My view about statutory minimum sentences is that they grossly distort the purposes of Guideline sentencing in the federal courts.  If I had my choice, I would eliminate statutory minimum sentences but make the Guidelines more like binding rules.  This is because I am not a fan of open-ended judicial discretion, but I also think some limited form of judicial discretion at sentencing is a good thing.  Assuming the Supreme Court will not change its ill-advised, unprincipled, and historically inaccurate rulings in Apprendi and Booker and their spawn, I would have juries decide facts that trigger application of those rules.

In the end, however, what I think is elevator music, that is, just noise.  What Doug Berman and Bill Otis express in reasoned oral discourse is important.  Congress, the Commission and the rest of us would benefit greatly if the two of them had it out, live and in person in a venue that would truly allow them to engage each other.  I urge both of them to do it.


The fire stick

Photo Credit: Watership Down by Tristan Ferne per Creative Commons license.

Photo Credit: Watership Down by Tristan Ferne per Creative Commons license.

There is a pretend world and a real world.  That realization struck home vividly this summer.

I first saw the words “fire stick” at about the time I graduated law school in 1972.  It was when I read the then recently released but now classic novel Watership Down.  Here is a nice summary of the book:

“Set in south-central England, the story features a small group of rabbits. Although they live in their natural environment, they are anthropomorphised, possessing their own culture, language (Lapine), proverbs, poetry, and mythology. Evoking epic themes, the novel is the Aeneid of the rabbits as they escape the destruction of their warren and seek a place to establish a new home, encountering perils and temptations along the way.”   Wikipedia.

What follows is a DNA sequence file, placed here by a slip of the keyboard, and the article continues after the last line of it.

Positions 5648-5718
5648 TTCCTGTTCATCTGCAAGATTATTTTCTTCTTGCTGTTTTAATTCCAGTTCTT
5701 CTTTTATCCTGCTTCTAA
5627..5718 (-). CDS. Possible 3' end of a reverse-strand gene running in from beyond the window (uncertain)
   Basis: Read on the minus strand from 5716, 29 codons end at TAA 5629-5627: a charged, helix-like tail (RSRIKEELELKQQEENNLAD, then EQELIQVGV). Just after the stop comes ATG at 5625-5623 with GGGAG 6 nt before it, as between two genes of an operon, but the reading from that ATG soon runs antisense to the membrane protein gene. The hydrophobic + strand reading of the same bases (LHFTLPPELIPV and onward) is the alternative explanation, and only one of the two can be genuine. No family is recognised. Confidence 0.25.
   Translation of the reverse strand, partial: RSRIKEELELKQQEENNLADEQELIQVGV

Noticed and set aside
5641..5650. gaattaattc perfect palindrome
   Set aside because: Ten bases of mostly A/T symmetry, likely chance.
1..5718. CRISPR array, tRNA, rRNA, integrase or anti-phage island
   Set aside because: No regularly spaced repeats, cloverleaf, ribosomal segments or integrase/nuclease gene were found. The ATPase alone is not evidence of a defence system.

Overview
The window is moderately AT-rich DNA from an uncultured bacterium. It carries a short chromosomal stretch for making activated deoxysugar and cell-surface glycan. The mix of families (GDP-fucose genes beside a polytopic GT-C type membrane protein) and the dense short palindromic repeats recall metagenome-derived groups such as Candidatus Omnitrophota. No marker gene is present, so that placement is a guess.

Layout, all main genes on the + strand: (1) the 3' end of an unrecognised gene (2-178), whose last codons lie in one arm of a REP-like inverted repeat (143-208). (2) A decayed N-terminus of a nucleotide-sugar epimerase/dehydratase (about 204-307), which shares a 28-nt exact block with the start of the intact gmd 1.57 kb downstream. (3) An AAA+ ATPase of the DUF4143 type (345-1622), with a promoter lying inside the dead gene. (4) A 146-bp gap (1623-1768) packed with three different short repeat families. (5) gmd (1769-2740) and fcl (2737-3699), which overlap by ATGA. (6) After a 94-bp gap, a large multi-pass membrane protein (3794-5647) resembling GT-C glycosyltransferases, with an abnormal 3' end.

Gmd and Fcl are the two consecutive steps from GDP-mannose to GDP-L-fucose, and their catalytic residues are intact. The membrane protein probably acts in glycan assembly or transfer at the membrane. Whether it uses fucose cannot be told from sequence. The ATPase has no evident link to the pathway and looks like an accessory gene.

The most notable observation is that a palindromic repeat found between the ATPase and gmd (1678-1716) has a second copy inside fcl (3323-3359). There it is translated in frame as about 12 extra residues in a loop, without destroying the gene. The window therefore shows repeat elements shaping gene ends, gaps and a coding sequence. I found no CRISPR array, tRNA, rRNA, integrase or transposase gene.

A reference to the “fire stick” can be found in Chapter 9.  It reads this way:

“We were attacked by a cat and had to run for it,” Fiver explained, “I’ve sent Pipkin back to the down with a new rabbit called Clover. But I don’t know where Hazel is. He’s been hurt by a man thing- Clover called it a fire stick.”

“No, is barking stick, make big sound, yes?” Kehaar asked.

Fiver nodded.

“With big sound comes black pebble,” the gull continued. “If black pebble bite Hazel he need help.”

Since then, I cannot look at a rifle without thinking “fire stick”  and rabbits.

At about the same time (late ’60’s or early ’70’s), and after a rabbit hunt in the “wilds” of Toledo, Ohio, I decided to quit killing those creatures for sport.  The anguish of a squealing rabbit shot through the gut was no longer appealing.

I still have a “fire stick,” although a real hunter would laugh at it.  And, on occasion, I still use it to kill rabbits that invade Joan’s garden.  Those damn things gnaw through her pretty flowers like fierce and furry scythes.

I am not much of shot.  This season I am 2 for 4.  We put the dead ones in the beer frig in the garage, and freeze them solid.  When the garbage man comes, the “bunny pops” end up in the dump.

Even for a good cause, killing rabbits makes me cringe.  After one of my recent rabbit slaughters, something else occurred to me.  I live two lives at the same time.  There is my pretend life as when I luxuriate in the story of Watership Down.  Then, there is my real life in our garden with a .22 or in the federal courthouse with a Guidelines Manual.  Sometimes, I wish that were not so.  But, most importantly, I need to be honest about all of it.


%d bloggers like this: